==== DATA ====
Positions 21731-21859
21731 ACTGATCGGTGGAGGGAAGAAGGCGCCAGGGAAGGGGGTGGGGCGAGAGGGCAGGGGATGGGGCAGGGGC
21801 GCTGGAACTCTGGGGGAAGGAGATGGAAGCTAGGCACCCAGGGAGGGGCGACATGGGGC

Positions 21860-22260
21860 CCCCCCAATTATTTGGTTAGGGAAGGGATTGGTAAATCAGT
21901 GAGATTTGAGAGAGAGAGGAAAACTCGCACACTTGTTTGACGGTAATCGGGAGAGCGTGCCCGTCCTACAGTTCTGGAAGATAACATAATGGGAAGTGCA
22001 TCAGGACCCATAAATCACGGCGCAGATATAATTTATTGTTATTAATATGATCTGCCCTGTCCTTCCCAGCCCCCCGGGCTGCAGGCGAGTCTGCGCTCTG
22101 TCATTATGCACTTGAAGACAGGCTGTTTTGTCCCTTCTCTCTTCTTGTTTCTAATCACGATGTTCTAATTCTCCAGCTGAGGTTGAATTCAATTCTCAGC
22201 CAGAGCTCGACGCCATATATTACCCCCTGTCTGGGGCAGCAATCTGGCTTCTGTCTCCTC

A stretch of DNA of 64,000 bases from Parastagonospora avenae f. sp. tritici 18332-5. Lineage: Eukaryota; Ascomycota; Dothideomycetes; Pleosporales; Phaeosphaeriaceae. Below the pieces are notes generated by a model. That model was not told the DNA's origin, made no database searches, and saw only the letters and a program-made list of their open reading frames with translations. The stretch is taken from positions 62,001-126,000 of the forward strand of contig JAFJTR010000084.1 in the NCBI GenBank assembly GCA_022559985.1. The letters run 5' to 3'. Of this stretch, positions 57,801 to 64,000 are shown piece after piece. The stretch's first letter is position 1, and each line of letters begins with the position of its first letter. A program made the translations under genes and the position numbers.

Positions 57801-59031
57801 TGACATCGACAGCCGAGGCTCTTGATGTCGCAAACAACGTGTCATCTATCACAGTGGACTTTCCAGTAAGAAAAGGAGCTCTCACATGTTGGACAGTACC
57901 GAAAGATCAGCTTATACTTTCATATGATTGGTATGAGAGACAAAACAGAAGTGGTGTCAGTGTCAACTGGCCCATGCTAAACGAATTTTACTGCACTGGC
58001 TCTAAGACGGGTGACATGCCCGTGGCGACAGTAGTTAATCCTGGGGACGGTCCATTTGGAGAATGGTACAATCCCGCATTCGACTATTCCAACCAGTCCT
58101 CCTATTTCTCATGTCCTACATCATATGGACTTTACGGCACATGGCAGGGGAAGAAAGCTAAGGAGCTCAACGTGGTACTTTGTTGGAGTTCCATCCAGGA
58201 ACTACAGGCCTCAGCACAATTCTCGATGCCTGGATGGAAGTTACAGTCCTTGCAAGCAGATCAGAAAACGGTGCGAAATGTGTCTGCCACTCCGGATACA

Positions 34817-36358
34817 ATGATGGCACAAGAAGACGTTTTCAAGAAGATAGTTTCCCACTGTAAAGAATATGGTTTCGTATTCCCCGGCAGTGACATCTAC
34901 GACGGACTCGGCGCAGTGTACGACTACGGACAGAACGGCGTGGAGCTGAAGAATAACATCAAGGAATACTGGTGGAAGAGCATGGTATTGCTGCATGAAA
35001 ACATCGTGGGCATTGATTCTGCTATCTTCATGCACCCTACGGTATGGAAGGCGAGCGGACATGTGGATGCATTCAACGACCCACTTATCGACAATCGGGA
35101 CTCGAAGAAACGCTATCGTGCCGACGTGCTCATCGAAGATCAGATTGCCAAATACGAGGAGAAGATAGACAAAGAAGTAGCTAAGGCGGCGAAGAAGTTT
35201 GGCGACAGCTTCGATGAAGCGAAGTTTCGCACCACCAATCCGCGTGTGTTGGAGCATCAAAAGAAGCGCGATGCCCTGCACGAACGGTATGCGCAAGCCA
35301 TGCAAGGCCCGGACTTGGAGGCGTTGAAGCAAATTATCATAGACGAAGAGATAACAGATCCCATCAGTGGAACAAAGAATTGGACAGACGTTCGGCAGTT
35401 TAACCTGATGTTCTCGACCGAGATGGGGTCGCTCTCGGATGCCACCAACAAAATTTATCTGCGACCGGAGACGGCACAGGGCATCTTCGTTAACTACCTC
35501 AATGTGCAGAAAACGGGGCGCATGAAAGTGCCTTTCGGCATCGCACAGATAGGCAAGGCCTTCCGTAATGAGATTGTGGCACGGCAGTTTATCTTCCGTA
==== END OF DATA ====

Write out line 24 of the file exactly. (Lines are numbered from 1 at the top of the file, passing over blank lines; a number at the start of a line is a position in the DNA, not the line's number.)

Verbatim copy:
35401 TAACCTGATGTTCTCGACCGAGATGGGGTCGCTCTCGGATGCCACCAACAAAATTTATCTGCGACCGGAGACGGCACAGGGCATCTTCGTTAACTACCTC